Making Use of the Directional Microphone Standard in Many Newer Hearing Aids

Hearing aids are a valuable tool when addressing hearing loss and are constantly getting better. Every year they become more advanced and offer additional features and functions that were not previously available. One such innovation is the directional microphone. This device allows its users to have a more natural listening experience, making it a popular addition to many modern hearing aids.

The traditional standard for hearing aids was the omnidirectional microphone. When this style of microphone is in use, sound is amplified from all directions in equal measure. While this method works well in a quiet setting such as a living room, it is not conducive to noisier environments (such as a restaurant). In order to compensate for this, directional microphones focus closely on sounds emanating from the front. This allows you to hear what is being said in front of you while blocking out unimportant noise from the rest of the room.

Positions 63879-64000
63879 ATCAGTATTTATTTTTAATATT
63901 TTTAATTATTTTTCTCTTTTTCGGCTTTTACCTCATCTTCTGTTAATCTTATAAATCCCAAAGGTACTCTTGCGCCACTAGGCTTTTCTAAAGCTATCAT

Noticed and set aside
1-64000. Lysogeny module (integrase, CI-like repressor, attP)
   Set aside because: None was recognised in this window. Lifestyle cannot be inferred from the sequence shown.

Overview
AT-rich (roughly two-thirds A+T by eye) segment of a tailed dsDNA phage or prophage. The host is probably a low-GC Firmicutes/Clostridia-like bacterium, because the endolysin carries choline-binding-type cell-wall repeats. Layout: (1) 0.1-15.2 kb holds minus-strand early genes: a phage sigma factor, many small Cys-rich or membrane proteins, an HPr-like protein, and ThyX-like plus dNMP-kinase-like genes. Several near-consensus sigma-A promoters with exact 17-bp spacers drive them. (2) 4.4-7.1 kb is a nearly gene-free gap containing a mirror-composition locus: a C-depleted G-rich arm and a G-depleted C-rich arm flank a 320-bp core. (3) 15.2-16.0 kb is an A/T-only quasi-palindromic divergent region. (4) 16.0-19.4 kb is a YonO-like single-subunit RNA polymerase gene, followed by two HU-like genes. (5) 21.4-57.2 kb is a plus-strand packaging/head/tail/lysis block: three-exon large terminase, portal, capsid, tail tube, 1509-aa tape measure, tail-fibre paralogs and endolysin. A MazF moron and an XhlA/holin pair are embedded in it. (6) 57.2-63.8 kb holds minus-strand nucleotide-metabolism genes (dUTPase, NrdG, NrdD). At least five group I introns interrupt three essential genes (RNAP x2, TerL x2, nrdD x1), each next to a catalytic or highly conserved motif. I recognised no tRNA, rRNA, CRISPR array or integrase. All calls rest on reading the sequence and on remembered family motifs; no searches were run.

Both omnidirectional and directional microphones have advantages, so many hearing aid manufacturers include both types in their products. Directional microphone usage varies from hearing aid to hearing aid. In some cases users can manually switch back and forth between microphones, usually through a small switch. Other hearing aids can automatically determine which method is most effective and switch itself to the optimum microphone.

A third type of hearing aid microphone is the adaptive directional microphone. Instead of focusing in the front or all around, this type of microphone can pick up on the direction that speech signals are coming from and focus its amplification accordingly. Adaptive microphones can be troublesome in crowded environments where many speakers are present, but the user can usually switch to a forward only mode in these situations.

Directional microphones are included in hearing aids for all ages, but caution must be applied when this feature is used by kids. Kids learn language by hearing the people around them speaking, but a directional microphone can limit a child’s exposure to this incidental speech. It may also reduce a child’s ability to hear traffic while playing. Parents should make sure that their child’s hearing aid has an on/off switch for the directional microphone and make sure it is only turned on when appropriate.

The advantages of the directional microphone outweigh its flaws, allowing it to dramatically increase its wearer’s ability to hear.

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